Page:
In the kitchen: Woks heave, cleavers fly, noodles flutter and broths bubble.

In the dining room: Patrons stand in wait for open tables while takeout customers, heading out, hold the door open for hungry hordes.

China Station is not the place to go for the refined culinary artistry of the Chinese kitchen. This is blunt-force chow.

Because it is located at the edge of the Stony Brook campus and serves huge portions of inexpensive, belly-filling Chinese food, the three-month-old restaurant has become a haven for Chinese-American students, as well as a destination for anyone else seeking a cheap, authentic Chinese fix.

About 30 seats crowd into the space, half of them stools facing either the street or the kitchen. Order at the counter, and when your number is called, pray that there is an open table whose surface has been wiped recently.

The focus of the extensive menu is the food of Northern China; hand-pulled noodles (lamien) figure prominently. (You can see a fellow stretching, folding and stretching the supple dough into ever-thinner strands right through the front window.) China Station is Stony Brook’s second lamien-ery to open in the last five months. The soups here are not as refined as those at Splendid Noodle, but they are no less appealing. There are 25 varieties, almost all of them based on meat and, taken in the aggregate, they manage to make use of almost every part of the cow, lamb and pig: beef, beef stew, beef tripe, beef tendon; lamb chop, lamb meat, lamb bone; braised pork, pork chop, pork bone.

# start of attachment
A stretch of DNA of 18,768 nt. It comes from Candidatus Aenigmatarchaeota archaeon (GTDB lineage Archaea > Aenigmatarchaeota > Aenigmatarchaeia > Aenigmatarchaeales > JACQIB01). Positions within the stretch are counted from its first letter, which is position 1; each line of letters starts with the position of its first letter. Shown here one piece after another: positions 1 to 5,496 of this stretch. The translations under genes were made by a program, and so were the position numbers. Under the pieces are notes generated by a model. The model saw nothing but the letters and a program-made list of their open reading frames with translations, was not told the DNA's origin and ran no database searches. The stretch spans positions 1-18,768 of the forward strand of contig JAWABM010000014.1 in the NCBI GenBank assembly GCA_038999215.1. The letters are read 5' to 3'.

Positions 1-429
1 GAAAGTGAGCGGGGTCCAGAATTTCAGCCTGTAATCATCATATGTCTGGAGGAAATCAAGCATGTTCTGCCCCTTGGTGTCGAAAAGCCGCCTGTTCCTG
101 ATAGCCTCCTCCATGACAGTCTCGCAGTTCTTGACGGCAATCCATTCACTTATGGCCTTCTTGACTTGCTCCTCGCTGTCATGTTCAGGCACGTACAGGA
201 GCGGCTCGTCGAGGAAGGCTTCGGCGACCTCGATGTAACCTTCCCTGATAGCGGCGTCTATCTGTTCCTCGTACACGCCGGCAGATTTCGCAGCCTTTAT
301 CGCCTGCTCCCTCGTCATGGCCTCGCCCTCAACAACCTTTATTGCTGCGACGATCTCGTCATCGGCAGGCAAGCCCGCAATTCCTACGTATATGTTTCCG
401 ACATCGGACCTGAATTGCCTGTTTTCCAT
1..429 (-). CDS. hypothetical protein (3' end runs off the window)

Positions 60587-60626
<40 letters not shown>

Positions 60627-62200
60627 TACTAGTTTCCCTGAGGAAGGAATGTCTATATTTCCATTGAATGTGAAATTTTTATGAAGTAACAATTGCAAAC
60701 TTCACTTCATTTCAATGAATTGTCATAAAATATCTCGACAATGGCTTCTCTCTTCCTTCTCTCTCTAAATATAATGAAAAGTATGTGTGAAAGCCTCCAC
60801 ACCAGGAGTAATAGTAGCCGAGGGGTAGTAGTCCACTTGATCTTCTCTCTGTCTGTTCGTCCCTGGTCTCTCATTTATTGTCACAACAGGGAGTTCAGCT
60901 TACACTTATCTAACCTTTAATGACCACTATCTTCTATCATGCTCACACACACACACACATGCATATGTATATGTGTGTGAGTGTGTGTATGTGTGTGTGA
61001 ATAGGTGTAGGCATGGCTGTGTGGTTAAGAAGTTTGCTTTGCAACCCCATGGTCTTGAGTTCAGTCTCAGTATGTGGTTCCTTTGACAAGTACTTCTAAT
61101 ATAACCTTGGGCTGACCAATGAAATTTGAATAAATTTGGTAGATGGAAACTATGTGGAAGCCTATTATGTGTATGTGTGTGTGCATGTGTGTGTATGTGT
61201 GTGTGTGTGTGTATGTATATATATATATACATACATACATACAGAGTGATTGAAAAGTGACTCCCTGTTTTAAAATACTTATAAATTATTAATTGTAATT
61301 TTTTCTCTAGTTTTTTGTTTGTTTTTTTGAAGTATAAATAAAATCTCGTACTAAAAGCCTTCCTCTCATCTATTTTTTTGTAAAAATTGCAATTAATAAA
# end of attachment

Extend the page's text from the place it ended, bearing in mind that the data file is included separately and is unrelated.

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Beef hand-pulled-noodle soup has a dark, rich broth laden with shards of shin, whereas beef stew features an assortment of bits, chewy, tender and every texture in between. Also recommended: the succulent chunks of spicy pork, marked on the menu with the telltale little red pepper. “Wide noodles” don’t appear on the menu, but you can order them instead of hand-pulled with any soup and, if the latter resemble spaghetti, the former are more like rustic pappardelle. Noodles are also available, dry, in huge stir-fried platters. Skip rice noodles, both skinny (mai fun) and wide (ho fun).

I’d never seen anything like the hot and spicy saute pots. These are served in those huge, wood-parquet bowls that pizzerias use for salad, but instead of iceberg lettuce and chunks of salami, you’ll find your chosen ingredient (be it beef, chicken or seafood) mingling with lotus root, broccoli, snow peas, rice cakes, chunks of potato, clear noodles and perhaps the odd slice of Spam. There will be whole, dried chili peppers strewn on top, which you should regard as decorative. The food is already spicy enough. It’s also been stir-fried with a healthy dose of Sichuan peppercorn, which will render your lips and tongue pleasantly numb.

You could make a fine meal out of the fried pork dumplings, eight of them for only $5.75. The other eight dumplings on the menu are boiled. Don’t expect the delicate stuffed morsels familiar from Cantonese dim sum; these are thicker-skinned and misshapen but no less worthy.

On a dreary day, try a bowl of congee, the restorative rice porridge that invariably needs helpings of salt, vinegar and hot sauce to wake it up. You’ll find all three on your table or, at the very least, on the neighboring table. I always find Chinese buns bland, doughy and short on filling, but if that’s your thing, get the bok choy pork bun. Pass on the tough scallion pancakes.

Finally, don’t overlook the cold side dishes at China Station, which are displayed behind glass in steel trays. Most of them are good and spicy, from the veg-friendly matchstick potatoes, cucumbers with tree ears, and bamboo shoots, to the gutsier crunchy-gelatinous beef tendon and pig ear slivers. They are served, ingloriously, in aluminum takeout containers, but that makes them all the easier to take home. At China Station, where almost nothing costs more than $10, it’s virtually impossible to finish what’s on your tray.